Although I’ve mentioned Chromebooks that cost $450, you need to know that those are the really expensive ones. Most Chromebooks cost between $200 and $400, and you can find some perfectly worthwhile Chromebooks for less than $200.
Cheap Chromebooks will work just fine for casual use. They’re not at all like Windows laptops at the low end. Windows performs miserably with an underpowered processor and not enough memory; trying to use a $250 Windows laptop is an exercise in frustration. Low end Chromebooks handle web browsing just fine, and web browsing is more or less all you’re going to do with a Chromebook.
You can buy a cheap Chromebook with confidence. If it doesn’t work for you or if it breaks because it’s made cheaply, it won’t hurt much if you’ve only invested $250. But let me give you a few shopping tips that might cause you to spend a bit more, then mention a few specific models.
Touchscreen Get a touchscreen. Don’t buy any laptop – Chromebook or Windows – without a touchscreen. At some point you’ll want it for an Android app or to flick up or down in a website. Touchscreens are becoming more common on Chromebooks but are still not universal, especially on low end or older models. Don’t overthink it, just trust me. Get a touchscreen!
Android apps Chromebooks released in 2017 will be able to run Android apps, the same ones you run on your Android phone. Support for Android apps is still being added and not all devices qualify, especially low end and older models. (It’s also still a work in progress, as bugs are squashed and developers rewrite apps to provide better full screen support.) It’s a feature that you might want. Make sure the Chromebook you choose supports Android apps or is scheduled to be supported in the future.
Display size Many inexpensive Chromebooks have small screens, 10 or 11 inches. Make sure you’re happy with the screen size before you order! 12 inch screens are typical on the best Chromebooks, still smaller than many Windows laptops. If you want a bigger screen, you can find it but it may take a bit of digging.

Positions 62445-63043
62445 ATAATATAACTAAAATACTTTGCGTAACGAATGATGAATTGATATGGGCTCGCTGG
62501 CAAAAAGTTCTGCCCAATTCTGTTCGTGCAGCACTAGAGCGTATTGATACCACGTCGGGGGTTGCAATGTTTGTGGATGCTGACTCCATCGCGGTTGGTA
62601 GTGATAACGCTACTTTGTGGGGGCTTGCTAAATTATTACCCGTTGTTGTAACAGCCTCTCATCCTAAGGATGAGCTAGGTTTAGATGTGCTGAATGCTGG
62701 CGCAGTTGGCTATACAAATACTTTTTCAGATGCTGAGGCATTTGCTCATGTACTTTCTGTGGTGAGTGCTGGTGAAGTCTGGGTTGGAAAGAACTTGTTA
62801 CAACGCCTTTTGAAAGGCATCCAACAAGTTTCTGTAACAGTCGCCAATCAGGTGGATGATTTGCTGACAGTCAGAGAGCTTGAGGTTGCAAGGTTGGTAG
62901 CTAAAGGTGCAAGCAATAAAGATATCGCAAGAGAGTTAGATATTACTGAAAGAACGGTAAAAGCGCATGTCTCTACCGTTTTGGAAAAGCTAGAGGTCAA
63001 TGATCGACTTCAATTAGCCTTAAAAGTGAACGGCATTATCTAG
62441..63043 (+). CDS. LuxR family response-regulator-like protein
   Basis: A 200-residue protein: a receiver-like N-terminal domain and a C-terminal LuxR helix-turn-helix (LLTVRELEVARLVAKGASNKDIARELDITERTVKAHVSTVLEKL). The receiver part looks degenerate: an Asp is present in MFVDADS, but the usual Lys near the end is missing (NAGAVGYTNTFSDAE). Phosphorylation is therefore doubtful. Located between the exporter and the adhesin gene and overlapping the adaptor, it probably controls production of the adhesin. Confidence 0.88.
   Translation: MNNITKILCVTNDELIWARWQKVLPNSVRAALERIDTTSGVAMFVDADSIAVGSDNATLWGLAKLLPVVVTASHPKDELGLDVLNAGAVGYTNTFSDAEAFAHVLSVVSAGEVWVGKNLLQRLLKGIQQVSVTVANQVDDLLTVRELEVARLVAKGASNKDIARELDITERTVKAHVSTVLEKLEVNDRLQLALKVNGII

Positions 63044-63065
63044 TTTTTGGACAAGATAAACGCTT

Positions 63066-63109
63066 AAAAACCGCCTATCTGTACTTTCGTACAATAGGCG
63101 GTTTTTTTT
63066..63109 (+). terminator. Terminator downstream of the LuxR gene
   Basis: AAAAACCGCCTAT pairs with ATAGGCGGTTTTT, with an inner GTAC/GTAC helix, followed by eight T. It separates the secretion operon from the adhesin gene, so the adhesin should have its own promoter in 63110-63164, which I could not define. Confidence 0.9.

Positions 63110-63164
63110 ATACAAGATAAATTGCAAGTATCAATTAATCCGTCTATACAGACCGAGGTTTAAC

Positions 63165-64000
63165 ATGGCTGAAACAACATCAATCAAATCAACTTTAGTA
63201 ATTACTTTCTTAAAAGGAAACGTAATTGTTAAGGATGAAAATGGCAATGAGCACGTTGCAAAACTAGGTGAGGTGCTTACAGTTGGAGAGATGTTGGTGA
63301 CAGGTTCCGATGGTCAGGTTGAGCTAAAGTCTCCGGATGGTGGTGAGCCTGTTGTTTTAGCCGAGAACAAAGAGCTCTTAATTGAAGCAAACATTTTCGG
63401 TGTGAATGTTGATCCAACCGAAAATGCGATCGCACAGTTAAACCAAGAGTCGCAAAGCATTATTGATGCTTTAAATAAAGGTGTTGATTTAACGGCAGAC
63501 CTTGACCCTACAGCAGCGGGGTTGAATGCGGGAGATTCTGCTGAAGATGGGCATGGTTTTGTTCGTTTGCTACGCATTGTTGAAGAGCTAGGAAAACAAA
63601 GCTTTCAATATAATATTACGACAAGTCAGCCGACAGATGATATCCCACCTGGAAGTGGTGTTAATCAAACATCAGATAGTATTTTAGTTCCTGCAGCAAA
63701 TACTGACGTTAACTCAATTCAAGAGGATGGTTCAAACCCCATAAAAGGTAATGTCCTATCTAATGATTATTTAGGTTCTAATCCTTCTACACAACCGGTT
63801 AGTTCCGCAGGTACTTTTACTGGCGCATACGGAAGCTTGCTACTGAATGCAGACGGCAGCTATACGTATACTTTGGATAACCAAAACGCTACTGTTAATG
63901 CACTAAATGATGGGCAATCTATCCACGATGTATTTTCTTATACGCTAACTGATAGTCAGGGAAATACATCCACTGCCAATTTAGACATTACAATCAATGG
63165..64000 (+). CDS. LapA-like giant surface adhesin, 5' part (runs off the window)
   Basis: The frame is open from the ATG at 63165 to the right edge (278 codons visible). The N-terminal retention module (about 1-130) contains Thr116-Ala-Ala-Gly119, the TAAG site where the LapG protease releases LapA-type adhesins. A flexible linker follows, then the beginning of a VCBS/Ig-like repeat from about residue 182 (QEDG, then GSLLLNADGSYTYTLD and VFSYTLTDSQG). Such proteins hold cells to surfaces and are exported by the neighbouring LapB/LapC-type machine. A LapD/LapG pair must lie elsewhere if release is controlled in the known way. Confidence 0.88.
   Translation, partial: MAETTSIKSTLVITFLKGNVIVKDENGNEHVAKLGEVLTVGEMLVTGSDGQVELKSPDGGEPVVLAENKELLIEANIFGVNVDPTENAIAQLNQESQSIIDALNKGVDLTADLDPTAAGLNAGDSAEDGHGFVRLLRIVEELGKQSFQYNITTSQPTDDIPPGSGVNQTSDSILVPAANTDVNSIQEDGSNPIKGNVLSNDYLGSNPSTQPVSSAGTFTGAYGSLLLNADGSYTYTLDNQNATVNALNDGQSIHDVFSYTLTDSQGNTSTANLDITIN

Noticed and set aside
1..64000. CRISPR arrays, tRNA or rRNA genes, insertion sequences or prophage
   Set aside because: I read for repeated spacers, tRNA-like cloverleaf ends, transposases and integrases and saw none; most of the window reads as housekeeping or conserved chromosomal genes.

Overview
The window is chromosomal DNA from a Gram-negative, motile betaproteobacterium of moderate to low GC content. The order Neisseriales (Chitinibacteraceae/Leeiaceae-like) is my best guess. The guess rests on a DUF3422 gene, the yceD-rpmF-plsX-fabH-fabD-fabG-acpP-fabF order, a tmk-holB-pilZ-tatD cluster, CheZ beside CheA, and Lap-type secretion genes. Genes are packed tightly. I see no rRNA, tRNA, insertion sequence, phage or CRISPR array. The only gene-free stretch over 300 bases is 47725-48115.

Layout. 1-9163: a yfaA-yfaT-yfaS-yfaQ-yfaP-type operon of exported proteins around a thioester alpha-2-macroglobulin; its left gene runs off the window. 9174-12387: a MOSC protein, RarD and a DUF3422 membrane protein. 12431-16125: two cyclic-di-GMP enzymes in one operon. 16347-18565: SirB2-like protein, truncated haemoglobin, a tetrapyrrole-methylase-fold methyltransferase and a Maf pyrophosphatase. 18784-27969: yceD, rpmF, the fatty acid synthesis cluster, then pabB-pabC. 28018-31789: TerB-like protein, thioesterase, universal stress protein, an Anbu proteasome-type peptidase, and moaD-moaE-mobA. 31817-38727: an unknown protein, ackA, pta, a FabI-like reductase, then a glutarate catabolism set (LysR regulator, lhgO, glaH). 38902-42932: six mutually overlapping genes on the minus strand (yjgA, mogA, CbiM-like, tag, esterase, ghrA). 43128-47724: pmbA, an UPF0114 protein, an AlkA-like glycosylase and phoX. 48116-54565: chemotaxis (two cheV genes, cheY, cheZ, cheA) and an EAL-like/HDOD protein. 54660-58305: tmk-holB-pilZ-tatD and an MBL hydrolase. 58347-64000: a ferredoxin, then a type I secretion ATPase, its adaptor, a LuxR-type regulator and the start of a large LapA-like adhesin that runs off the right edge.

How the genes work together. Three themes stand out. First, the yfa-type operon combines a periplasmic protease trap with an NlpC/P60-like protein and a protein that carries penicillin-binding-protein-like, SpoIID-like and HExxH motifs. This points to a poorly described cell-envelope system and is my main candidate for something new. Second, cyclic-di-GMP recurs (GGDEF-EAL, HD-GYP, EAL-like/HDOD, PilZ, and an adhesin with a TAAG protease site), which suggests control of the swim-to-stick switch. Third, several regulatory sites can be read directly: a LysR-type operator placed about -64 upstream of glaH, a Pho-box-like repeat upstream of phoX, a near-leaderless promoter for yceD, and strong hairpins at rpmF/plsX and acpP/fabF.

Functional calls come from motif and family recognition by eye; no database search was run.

Processor, memory & storage space Many casual Chromebook users will not strain a low end processor and 2Gb of memory, but performance will definitely improve with 4Gb of memory and a better processor. That will be particularly noticeable if you are in the habit of having 10-20 Chrome tabs open at the same time, or if you’re streaming video, or if you wind up running intensive Android apps. Most Chromebooks run on ARM processors; only high end Chromebooks run on Intel processors. No one other than power users will notice the difference between a decent ARM processor and a more expensive Intel processor.
Storage space of 16Gb will be adequate for most people but getting more will provide some breathing room if you start downloading Netflix or Amazon videos to watch offline or installing Android apps (games, say) that require storage space.
Size and elegance As you’d expect, cheap Chromebooks will be made of cheap components and they’ll look a bit toylike and ungainly. The more expensive ones are as thin and light and elegant as the best Windows laptops.